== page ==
In August of this year I was notified that I needed to cut the band budget again. We were told that everyone would be making sacrifices. Once again I cut the band budget by about $8,000. An article in your newspaper told how everyone contributed to making a budget the school district could work with to make ends meet. In all I cut $8,750 from the 1997-98 budget that I used in 1996-97.

At the board meeting on Aug. 28, the school board gave back to the athletic department $67,000 that they had requested. Every department in the school district gave up needed equipment, supplies, and other teaching materials so the athletic department could get all of the funds back that were previously cut. Where is the justice in this world today!!

Teachers in the Pecos-Barstow-Toyah ISD are among the lowest paid teachers in the state of Texas (state base). Maybe this is why all of the good teachers the district has employed in the past are moving to other districts. We, as teachers, are here to teach students to be a success in life. Whether it be in an academic class or in an extra-curricular class, our students deserve an education that will provide them the opportunity to be a success in life and be able to provide for themselves. There is a growing concern among administrators and teachers about the difference in salary around our school district. Several teachers are required to do extra duty outside of the class day and are not being compensated for it but other teachers are being compensated to do the same extra duties.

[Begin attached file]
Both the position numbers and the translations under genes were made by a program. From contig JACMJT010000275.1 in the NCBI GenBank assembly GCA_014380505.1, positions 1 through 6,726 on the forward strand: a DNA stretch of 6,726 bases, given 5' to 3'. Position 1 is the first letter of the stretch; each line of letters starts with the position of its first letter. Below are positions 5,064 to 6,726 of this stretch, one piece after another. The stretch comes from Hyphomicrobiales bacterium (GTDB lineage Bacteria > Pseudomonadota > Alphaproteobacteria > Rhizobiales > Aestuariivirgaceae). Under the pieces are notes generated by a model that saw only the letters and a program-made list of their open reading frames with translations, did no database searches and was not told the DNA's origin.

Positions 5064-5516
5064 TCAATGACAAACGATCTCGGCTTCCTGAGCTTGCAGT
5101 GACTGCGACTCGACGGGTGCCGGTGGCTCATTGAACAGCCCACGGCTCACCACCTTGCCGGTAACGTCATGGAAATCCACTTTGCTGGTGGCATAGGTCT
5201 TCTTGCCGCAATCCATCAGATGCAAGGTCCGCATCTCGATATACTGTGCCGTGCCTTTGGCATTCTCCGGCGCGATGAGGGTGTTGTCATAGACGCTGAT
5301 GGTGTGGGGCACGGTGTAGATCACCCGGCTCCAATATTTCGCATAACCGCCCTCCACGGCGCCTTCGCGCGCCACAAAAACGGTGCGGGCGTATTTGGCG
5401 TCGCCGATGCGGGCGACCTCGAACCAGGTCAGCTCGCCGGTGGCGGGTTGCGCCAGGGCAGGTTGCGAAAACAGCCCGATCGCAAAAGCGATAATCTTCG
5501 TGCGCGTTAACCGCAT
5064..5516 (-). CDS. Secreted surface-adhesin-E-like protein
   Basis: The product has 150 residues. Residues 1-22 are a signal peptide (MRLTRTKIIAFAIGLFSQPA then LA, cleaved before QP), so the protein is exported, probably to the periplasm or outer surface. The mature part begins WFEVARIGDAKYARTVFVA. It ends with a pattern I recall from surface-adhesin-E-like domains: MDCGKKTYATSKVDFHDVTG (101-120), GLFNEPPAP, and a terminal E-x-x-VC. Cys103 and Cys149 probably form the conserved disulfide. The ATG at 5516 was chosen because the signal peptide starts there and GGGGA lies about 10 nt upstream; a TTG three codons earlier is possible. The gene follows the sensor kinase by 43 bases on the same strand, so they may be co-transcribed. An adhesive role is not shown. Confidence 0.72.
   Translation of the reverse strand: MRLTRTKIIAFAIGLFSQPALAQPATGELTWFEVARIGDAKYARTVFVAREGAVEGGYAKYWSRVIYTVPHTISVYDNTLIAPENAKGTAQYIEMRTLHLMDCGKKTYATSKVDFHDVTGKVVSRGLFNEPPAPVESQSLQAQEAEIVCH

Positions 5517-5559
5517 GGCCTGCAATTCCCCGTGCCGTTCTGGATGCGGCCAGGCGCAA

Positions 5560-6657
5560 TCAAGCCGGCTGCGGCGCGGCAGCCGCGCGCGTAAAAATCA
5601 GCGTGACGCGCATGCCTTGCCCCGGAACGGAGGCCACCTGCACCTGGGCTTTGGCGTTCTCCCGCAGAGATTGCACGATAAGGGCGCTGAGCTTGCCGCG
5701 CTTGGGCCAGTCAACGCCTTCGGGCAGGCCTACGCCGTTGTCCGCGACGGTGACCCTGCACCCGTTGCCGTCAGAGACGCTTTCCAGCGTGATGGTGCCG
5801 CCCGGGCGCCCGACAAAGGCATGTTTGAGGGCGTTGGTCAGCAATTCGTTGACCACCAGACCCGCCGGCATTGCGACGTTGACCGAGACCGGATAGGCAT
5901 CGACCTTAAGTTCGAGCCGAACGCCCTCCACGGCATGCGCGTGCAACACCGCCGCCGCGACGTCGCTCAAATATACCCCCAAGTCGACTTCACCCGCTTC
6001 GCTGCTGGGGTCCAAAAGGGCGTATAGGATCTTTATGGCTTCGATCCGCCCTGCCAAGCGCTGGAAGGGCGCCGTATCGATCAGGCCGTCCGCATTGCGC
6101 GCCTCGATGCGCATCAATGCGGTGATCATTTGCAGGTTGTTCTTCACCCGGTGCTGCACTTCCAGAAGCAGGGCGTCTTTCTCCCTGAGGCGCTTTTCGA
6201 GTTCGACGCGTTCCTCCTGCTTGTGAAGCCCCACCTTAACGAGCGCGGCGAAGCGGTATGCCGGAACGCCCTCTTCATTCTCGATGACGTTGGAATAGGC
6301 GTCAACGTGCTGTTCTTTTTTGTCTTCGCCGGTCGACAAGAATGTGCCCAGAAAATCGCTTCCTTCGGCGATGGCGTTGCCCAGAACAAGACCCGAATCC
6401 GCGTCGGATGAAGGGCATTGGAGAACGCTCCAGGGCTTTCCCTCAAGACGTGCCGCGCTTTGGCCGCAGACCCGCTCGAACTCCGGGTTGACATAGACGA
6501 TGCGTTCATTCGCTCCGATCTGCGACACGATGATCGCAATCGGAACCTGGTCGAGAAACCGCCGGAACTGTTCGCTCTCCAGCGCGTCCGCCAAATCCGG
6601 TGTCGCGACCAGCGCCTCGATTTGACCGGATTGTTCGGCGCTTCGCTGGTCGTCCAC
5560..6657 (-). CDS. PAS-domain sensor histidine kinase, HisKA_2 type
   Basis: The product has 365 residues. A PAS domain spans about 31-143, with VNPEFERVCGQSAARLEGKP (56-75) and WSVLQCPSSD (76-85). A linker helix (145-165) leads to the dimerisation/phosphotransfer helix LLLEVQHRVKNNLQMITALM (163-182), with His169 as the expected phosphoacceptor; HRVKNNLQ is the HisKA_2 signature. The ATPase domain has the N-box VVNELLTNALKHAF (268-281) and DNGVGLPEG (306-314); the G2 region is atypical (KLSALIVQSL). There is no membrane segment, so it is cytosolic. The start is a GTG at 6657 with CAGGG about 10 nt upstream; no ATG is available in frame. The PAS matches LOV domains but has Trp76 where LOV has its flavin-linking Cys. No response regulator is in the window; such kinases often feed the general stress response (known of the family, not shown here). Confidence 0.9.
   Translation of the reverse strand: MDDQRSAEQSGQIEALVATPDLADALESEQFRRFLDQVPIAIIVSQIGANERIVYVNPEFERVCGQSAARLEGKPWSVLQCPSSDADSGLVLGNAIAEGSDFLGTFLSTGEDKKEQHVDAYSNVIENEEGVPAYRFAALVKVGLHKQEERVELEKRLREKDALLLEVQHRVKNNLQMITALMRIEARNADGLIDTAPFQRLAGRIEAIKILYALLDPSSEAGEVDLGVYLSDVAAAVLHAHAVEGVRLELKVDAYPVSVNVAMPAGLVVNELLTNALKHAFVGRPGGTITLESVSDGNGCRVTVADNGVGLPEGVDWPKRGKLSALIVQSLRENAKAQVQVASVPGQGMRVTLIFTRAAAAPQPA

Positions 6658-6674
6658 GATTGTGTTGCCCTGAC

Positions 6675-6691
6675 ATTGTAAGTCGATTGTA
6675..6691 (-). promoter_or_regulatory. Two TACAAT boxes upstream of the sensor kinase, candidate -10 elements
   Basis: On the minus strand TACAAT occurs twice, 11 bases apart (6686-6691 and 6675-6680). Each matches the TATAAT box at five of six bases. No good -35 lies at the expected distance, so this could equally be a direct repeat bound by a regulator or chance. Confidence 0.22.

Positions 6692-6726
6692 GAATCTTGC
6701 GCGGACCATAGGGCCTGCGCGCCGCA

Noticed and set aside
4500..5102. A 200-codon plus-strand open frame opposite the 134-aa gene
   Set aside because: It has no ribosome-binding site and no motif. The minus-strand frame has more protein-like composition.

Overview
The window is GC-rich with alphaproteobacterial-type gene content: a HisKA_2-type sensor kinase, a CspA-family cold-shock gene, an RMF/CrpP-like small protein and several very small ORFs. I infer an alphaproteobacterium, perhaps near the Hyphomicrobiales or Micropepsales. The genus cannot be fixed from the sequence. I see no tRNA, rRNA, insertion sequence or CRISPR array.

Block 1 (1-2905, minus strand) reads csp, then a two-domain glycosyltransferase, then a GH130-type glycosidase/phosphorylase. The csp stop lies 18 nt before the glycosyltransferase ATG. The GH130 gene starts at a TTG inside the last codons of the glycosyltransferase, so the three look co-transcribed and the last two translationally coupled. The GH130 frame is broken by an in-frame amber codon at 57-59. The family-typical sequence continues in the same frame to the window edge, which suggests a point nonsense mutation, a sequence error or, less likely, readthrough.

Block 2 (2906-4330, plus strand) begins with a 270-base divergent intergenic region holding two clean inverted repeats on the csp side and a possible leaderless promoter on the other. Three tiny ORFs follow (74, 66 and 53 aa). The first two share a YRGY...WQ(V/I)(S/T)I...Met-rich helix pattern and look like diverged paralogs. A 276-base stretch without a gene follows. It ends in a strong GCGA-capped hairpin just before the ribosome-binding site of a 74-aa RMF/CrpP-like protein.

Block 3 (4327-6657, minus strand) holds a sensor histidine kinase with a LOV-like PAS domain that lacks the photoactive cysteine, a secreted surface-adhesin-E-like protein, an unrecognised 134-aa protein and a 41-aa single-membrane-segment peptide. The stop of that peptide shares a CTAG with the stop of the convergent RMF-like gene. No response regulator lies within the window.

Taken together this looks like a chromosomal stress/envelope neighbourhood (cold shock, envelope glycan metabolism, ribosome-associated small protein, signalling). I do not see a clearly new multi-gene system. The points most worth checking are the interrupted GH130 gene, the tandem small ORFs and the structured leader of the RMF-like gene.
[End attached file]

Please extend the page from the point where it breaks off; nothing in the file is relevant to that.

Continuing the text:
I must apologize to my students that I did not attend the board meeting last Thursday night. I should have been there to ask that the money I "cut" from my budget to be returned to our department. I was doing my extra "not paid" duty in the band hall so our students would be prepared for the first football game. This extra rehearsal was called by the students, not by the directors. I guess "I still don't know how to play the game."


Pecos Enterprise
Mac McKinnon, Publisher
Division of Buckner News Alliance, Inc.
324 S. Cedar St., Pecos, TX 79772
Phone 915-445-5475, FAX 915-445-4321
Associated Press text, photo, graphic, audio and/or video material shall not be published, broadcast, rewritten for broadcast or publication or redistributed directly or indirectly in any medium. Neither these AP Materials nor any portion thereof may be stored in a computer except for personal and non-commercial use. The AP will not be held liable for any delays, inaccuracies, errors or omissions therefrom or in the transmission or delivery of all or any part thereof or for any damages arising from any of the foregoing.

Copyright 1997 by Pecos Enterprise